Tracy S. Morris

Quirky Mysteries, Screwball Fantasy and Sassy History

I Am Not Making This Up: Like Ghost Rider, Only With Camels

Written By: Tracy - Sep• 11•17

In 1883, two ranchers near Eagle Creek Arizona left their wives and children in their ranch house and rode out to check their cattle.

One of the women went to draw water from a nearby spring, leaving the other to tend to the children.

The woman in the house heard a scream. When she looked out the window, she saw some kind of monster, riding a fearsome red beast. Frightened, she locked the door and pulled the kids close. Her friend never returned.

When the ranchers returned that night, they found the other woman’s trampled body, surrounded by cloven hoof prints.


We invent tall tales, Folklore and legends to explain the unexplainable. And as more sightings of the ghoulish rider and red monster occurred around Arizona, the creature earned a name: the Red Ghost of Arizona.

Over the next few months, the ghost would appear again and again. It would trample a tent filled with miners near Clifton, and be spotted by ranchers and miners all around Arizona.

Then a rancher named Cyrus Hamblin offered an explanation. Hamblin was working on his ranch near the salt river when he spotted the Red Ghost. But Hamblin recognized the beast. It was a camel.

To Hamblin’s horror, he could see a skeleton tied to the camel’s back.

A few months later, when some miners shot at the Red Ghost, something fell from it’s back as it ran away. The miner’s were terrified to find that what had fallen off was a mummified human skull.


To trace the birth of Arizona’s Red Ghost, you have to go back to 1848. Settlers were expanding westward into the American Southwest despite the hostile landscape and even more hostile natives.

‘Why not bring in camels to help settle the land?’ Thought some. Camels are more resilient than horses. They can go longer without water. Their hooves are adapted to cover the sand like a pillow rather than sinking in like a horse’s.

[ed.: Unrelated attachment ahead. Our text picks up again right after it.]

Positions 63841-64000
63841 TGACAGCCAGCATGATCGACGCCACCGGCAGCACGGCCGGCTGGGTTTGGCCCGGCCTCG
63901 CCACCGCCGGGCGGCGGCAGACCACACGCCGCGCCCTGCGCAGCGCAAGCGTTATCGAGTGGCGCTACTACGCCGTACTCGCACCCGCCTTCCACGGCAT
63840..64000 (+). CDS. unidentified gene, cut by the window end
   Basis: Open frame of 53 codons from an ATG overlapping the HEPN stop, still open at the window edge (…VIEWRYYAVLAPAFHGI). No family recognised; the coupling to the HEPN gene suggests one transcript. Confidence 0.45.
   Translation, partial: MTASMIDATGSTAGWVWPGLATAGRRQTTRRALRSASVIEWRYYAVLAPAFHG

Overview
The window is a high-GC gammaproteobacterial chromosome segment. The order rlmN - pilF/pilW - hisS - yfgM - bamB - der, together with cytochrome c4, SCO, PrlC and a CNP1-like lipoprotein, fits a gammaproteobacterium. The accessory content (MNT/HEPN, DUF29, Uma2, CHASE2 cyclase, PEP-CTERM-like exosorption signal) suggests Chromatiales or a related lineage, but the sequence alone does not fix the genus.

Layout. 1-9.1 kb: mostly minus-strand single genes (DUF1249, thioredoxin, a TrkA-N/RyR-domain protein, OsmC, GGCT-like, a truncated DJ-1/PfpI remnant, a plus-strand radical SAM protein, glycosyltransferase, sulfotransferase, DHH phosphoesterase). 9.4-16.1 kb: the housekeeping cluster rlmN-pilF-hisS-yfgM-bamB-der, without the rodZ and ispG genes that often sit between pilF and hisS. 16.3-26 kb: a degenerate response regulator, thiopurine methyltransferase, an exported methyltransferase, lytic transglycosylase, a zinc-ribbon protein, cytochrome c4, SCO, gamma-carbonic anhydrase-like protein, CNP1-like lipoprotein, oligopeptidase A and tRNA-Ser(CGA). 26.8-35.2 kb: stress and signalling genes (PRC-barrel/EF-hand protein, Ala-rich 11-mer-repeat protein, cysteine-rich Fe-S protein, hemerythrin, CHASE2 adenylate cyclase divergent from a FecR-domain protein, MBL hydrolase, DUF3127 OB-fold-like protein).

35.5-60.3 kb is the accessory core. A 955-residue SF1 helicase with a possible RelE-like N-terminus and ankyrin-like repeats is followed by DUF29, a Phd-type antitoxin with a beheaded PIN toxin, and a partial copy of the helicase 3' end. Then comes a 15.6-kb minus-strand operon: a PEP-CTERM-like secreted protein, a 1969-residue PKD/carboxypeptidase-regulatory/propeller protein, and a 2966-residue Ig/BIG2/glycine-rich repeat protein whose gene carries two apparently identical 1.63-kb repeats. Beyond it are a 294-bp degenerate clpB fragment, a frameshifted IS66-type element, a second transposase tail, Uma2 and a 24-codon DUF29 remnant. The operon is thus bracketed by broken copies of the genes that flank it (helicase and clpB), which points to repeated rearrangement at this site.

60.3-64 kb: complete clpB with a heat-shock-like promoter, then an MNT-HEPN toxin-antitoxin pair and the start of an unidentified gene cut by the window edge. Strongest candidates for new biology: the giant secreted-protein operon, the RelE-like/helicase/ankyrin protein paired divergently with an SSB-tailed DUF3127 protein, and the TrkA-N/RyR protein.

Some prominent men lobbied congress to bring camels over for the army, including Army Quartermaster Major Henry Wayne and secretary of war Jefferson Davis. (Yes, future Confederate president Jefferson Davis. That guy.)

And so in 1857, the army received 72 camels. And they quickly learned that camels would bite, spit, kick, scare horses and wander off at night. Soldiers assigned to the camels hated them.

This is where the legend of the Red Ghost’s skeletal rider came from. Stories say that a young camel rider was afraid to get onto his mount. So his friends tied him on with rawhide rope. Then they slapped the camel on the bottom to make it run – only to find that they couldn’t catch up with it after.

Even though the camel program floundered, the army kept it going. Since the government had payed so much to bring camels to the US, the army couldn’t really get rid of the camels when buyers remorse set in. Some remained in at Camp Verde, Texas while others went to California.

Then the civil war broke out. Suddenly, with the Union’s shifting priorities, the camels were a liability.

Most camels were sold to butchers, miners, circuses and some even worked on the transcontinental railroad.

But when Confederate forces seized Camp Verde, they released some of the animals into the wild. Thanks to that, feral camel sightings were reported from Arkansas to Arizona right up into the 20th century.

But unlike the Wild Mustangs, or Pablo Escobar’s hippos, camels didn’t thrive in the southwest. There just weren’t enough camels concentrated in one spot to create a sustainable and growing herd. So eventually the feral camels died out.

But what of Arizona’s Red Ghost?

In the mid 1880’s a rancher in Arizona spotted a camel in it’s garden. The rancher shot the camel with a Winchester rifle. When he examined the creature’s body, he found scars across the torso from where something had been tied to it’s back with a rawhide rope and left there until the rope rotted away.

If the Red Ghost ever existed, it was gone now.

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